This week Canada’s Auditor General, Karen Hogan, released the ninth and 10th audits that focused on the federal government's response to the COVID-19 pandemic.
Report 9 focused on vaccines. While the audit notes Canada secured a sufficient supply of vaccine doses, it was also critical of significant levels of vaccine waste.
The auditor general noted there are approximately 32.5 million doses worth an estimated $1 billion that will end up wasted due to not being administered or redistributed elsewhere prior to their expiry dates.
Report 10 focused on COVID benefit payments. Here, the auditor general found several areas of serious concern. For example, she found there were $4.6 billion of benefit payments paid to ineligible individuals. The AG further estimates that a minimum of $27.4 billion in other benefit payments must be further investigated to determine proper eligibility. The audit also found concerns with subsidy programs that were targeted to businesses.
As one example, the AG stated potentially as many as 50,000 businesses may have received emergency wage subsidy payments (CEWS) in total value of $9.87 billion. These businesses may have also been ineligible.
Previously, some media organizations published stories of publicly traded companies that continued to pay executive bonuses, while at the same time collecting CEWS support from taxpayers.
Overall, the auditor general notes the government (payments), using “attestation” from businesses and individuals, resulted in many situations where benefits were paid to those who were ineligible.
While the government conceded this would be a foreseeable problem at the time, it also committed to doing a more thorough review and vetting of applicants after the fact. Here the AG is critical and notes the Government has presented no formal plan of action on this “thorough review and vetting.”
This raises the question how much of this potentially misspent money will ever be repaid to taxpayers?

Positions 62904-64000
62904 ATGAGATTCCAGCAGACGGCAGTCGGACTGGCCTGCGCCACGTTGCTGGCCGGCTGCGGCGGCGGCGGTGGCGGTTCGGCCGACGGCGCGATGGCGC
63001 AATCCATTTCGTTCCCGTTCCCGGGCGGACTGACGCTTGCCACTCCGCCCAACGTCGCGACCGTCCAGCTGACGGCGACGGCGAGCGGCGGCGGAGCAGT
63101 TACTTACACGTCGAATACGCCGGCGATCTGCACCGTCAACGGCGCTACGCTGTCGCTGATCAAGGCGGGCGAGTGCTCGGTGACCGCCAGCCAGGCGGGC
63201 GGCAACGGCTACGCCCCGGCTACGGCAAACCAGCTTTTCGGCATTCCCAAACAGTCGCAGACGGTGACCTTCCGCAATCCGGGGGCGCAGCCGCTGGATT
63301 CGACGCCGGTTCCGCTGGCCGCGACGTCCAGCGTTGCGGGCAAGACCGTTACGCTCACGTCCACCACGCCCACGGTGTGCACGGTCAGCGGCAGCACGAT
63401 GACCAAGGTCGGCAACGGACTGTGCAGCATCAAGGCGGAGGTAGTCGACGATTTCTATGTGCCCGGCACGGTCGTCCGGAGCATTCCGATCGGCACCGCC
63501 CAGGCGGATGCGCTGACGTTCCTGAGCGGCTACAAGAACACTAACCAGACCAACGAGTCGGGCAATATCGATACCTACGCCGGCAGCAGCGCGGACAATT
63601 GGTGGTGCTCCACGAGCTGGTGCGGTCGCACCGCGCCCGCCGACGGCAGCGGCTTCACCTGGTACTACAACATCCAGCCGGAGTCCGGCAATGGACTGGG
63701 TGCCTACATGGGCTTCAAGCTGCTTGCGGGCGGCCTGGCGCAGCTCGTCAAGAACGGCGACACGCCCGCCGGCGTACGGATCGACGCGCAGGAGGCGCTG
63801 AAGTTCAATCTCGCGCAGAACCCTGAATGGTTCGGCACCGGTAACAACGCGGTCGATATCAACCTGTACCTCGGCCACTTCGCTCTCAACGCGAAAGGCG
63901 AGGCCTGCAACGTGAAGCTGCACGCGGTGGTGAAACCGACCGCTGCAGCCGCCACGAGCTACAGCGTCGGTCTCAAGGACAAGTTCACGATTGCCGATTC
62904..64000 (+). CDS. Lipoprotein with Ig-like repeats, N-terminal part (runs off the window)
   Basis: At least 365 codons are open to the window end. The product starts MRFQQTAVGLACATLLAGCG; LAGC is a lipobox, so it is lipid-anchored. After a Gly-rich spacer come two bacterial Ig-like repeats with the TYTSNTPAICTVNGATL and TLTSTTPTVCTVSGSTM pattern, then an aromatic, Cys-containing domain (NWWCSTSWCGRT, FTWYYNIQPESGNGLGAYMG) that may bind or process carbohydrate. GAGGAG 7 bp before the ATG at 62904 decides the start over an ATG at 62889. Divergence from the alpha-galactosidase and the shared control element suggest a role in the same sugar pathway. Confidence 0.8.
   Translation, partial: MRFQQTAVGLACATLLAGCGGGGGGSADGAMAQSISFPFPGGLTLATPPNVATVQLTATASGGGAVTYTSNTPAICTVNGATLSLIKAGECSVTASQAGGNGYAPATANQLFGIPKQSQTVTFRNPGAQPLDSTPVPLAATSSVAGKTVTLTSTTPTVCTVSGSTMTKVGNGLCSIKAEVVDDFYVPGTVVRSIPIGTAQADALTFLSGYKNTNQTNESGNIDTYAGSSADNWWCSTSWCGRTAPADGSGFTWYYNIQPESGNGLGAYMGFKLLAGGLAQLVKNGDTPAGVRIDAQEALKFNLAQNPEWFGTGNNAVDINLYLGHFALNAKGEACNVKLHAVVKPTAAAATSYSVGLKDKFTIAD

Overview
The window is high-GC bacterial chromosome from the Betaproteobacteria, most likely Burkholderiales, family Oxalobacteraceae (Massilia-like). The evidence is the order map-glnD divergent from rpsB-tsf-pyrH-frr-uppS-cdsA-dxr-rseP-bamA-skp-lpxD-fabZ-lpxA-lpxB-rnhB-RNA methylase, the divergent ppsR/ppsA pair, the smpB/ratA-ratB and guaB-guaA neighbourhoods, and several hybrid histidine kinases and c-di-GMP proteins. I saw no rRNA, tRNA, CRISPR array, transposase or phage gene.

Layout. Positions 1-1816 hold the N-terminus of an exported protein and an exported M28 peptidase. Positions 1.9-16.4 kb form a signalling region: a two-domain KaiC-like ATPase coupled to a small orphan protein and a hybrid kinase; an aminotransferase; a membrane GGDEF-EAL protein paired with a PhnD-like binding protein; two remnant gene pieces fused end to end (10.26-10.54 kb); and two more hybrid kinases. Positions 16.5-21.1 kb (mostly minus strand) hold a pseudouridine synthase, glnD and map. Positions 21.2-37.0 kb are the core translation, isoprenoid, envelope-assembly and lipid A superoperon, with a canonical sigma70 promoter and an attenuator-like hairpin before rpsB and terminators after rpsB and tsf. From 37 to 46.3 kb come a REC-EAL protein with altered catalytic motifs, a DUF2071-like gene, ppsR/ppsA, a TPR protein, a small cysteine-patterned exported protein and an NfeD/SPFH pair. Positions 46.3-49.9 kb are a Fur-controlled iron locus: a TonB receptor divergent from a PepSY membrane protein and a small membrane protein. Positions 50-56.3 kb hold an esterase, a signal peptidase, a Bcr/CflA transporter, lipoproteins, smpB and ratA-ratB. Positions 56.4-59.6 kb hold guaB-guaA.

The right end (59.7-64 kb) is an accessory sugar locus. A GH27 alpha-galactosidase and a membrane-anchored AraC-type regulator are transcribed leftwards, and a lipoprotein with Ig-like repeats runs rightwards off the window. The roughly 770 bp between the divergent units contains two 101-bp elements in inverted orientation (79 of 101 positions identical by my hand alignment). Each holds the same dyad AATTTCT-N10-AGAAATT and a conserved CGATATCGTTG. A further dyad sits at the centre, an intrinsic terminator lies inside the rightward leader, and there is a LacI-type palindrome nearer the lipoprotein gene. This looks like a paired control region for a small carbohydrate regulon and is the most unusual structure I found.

Currently, the Government of Canada has reported it has collected just $2.3 billion from those who did not qualify for the benefits.
There is also the added challenge that the government has thus far not accepted the findings of the auditor general’s report, as is commonly the response from government.
In Question Period earlier this week, the National Revenue Minister Diane Lebouthillier, stated the CRA does not agree with the Auditor General's calculations concerning recipients who were not eligible for the wage subsidy.
“The CRA's actual audits indicate that compliance with the subsidies was high and that the auditor general's figure is exaggerated,” she said. “This is not the auditor general's fault. We all know she was pressured by the opposition to produce this report.”
For the record, none of the opposition parties have any influence or involvement over how the auditor general conducts an audit or what the findings may or may not be.
There was a time when (Canadians) were not supportive of, or even outraged if, the government was not careful and prudent in the spending of tax dollars. However, in this case, by allowing for attestation instead of verification, the government was taking applicants at their word they were eligible for funding.
My question this week:
What are your thoughts on the government's use of an attestation in delivering timely support programs?
I can be reached at [email protected] or call toll free 1-800-665-8711.
This article is written by or on behalf of an outsourced columnist and does not necessarily reflect the views of Castanet.